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ARCHIVED - Forecasts expire after 24 hours.
Issued
Wed, January 3rd, 2024 - 7:00AM
Expires
Thu, January 4th, 2024 - 7:00AM
Forecaster
Wendy Wagner
High Avalanche Danger
Travel in avalanche terrain is not recommended. Avoid being on or beneath all steep slopes.
Avalanche risk The Bottom Line

The avalanche danger is rising to HIGH today due to a warm storm over the region. Heavy snowfall and strong east winds are expected to cause avalanches to release on their own. These storm snow avalanches could be large enough to send debris into the lower elevations where it’s raining. Travel in avalanche terrain in NOT recommended. 

SEWARD/LOST LAKE:  Heavy rain and snow is falling here as well and natural avalanches are likely to occur.

Roof Avalanches:  Rain is falling below 1,200′ and may cause snow-laden roofs to shed their snow. Be aware of kids, dogs, vehicles, etc that might be under roofs that could avalanche.

Special Announcements

Girdwood Forecaster Chat – Friday, Jan 19th!
Mark your calendars for Andrew Schauer’s discussion on the different shades of MODERATE danger at the Girdwood Brewing Co. (6:30pm Jan 19). More details HERE.

Wed, January 3rd, 2024
Alpine
Above 2,500'
4 - High
Avalanche risk
Treeline
1,000'-2,500'
4 - High
Avalanche risk
Below Treeline
Below 1,000'
4 - High
Avalanche risk
Thu, January 4th, 2024
Alpine
Above 2,500'
3 - Considerable
Avalanche risk
Treeline
1,000'-2,500'
3 - Considerable
Avalanche risk
Below Treeline
Below 1,000'
3 - Considerable
Avalanche risk
Thu, January 4th, 2024
Alpine
Above 2,500'
3 - Considerable
Avalanche risk
Treeline
1,000'-2,500'
3 - Considerable
Avalanche risk
Below Treeline
Below 1,000'
3 - Considerable
Avalanche risk
0 - No Rating
1 - Low
2 - Moderate
3 - Considerable
4 - High
5 - Extreme
Avalanche risk Avalanche risk Avalanche risk Avalanche risk Avalanche risk
Travel Advice Generally safe avalanche conditions. Watch for unstable snow on isolated terrain features. Heightened avalanche conditions on specific terrain features. Evaluate snow and terrain carefully; identify features of concern. Dangerous avalanche conditions. Careful snowpack evaluation, cautious route-finding, and conservative decision-making essential. Very dangerous avalanche conditions. Travel in avalanche terrain not recommended. Extraordinarily dangerous avalanche conditions. Avoid all avalanche terrain.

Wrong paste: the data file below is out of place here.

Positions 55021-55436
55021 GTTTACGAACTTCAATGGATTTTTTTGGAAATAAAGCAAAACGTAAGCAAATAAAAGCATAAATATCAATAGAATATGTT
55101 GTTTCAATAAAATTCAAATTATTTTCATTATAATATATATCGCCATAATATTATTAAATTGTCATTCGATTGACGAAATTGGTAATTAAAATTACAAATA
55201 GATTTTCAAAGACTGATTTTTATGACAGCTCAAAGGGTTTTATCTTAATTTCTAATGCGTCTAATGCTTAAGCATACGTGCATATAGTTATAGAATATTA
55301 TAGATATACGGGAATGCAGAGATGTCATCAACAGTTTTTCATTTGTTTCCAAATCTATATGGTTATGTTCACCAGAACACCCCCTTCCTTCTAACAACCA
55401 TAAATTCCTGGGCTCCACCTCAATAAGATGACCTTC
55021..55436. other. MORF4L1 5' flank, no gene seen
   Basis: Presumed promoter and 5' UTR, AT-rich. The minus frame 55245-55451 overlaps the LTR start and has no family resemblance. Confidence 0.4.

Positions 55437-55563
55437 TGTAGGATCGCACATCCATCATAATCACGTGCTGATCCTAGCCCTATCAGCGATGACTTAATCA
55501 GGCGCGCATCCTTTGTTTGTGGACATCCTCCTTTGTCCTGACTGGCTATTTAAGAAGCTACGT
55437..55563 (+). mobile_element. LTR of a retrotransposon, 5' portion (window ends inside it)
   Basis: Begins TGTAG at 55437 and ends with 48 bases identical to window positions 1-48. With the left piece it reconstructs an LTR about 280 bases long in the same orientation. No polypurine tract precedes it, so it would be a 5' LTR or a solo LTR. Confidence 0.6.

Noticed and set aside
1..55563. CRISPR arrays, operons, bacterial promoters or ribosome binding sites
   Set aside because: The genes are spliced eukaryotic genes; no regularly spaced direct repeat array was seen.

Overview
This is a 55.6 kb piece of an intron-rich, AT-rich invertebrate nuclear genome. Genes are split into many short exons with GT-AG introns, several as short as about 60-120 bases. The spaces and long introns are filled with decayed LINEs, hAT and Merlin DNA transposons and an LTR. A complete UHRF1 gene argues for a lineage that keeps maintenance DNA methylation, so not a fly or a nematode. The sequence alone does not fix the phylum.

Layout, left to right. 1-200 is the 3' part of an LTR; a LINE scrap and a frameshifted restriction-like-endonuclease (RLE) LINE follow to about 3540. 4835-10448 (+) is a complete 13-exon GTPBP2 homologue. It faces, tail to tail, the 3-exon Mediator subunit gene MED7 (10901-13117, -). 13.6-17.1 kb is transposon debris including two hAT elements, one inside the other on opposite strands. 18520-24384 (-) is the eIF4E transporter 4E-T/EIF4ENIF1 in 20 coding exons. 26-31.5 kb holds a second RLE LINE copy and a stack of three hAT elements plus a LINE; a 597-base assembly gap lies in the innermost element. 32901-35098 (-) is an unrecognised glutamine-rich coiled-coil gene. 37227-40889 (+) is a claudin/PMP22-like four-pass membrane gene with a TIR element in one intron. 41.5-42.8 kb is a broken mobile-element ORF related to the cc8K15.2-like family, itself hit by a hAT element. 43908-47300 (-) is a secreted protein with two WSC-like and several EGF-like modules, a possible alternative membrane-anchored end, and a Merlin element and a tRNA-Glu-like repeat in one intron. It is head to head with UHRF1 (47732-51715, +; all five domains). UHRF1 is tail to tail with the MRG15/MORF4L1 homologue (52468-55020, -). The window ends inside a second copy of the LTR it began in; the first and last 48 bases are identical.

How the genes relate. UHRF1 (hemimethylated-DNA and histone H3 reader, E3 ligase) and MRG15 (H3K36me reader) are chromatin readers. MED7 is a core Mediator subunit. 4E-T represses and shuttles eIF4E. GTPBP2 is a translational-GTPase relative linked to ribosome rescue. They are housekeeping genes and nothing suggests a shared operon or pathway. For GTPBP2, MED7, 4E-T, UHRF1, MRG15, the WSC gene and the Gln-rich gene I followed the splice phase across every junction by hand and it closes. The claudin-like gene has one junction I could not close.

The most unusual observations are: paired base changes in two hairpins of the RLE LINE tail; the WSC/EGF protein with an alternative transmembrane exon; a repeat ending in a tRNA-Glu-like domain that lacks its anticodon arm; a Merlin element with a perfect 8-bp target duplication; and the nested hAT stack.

Likelihood of Avalanches Natural and human-triggered avalanches unlikely. Natural avalanches unlikely; human-triggered avalanches possible. Natural avalanches possible; human-triggered avalanches likely. Natural avalanches likely; human-triggered avalanches very likely. Natural and human-triggered avalanches certain.
Avalanche Size and Distribution Small avalanches in isolated areas or extreme terrain. Small avalanches in specific areas; or large avalanches in isolated areas. Small avalanches in many areas; or large avalanches in specific areas; or very large avalanches in isolated areas. Large avalanches in many areas; or very large avalanches in specific areas. Very large avalanches in many areas.
Recent Avalanches

Over the past week, prior to the storm over us currently, the only avalanche activity seen has been glide avalanches. Glide cracks have been releasing into avalanches on a regular basis in high use areas.

Avalanche Problem 1
  • Storm Slabs
    Storm Slabs
  • Aspect/Elevation
  • Certain
    Very Likely
    Likely
    Possible
    Unlikely
    Likelihood
  • Historic (D4-5)
    Very Large (D3)
    Large (D2)
    Small (D1)
    Size
Storm Slabs
Storm Slab avalanches are the release of a cohesive layer (a slab) of new snow that breaks within new snow or on the old snow surface. Storm-slabs typically last between a few hours and few days (following snowfall). Storm-slabs that form over a persistent weak layer (surface hoar, depth hoar, or near-surface facets) may be termed Persistent Slabs or may develop into Persistent Slabs.

Aspect/Elevation of the Avalanche Problem
Specialists develop a graphic representation of the potential distribution of a particular avalanche problem across the topography. This aspect/elevation rose is used to indicate where the particular avalanche problem is thought to exist on all elevation aspects. Areas where the avalanche problem is thought to exist are colored grey, and it is less likely to be encountered in areas colored white.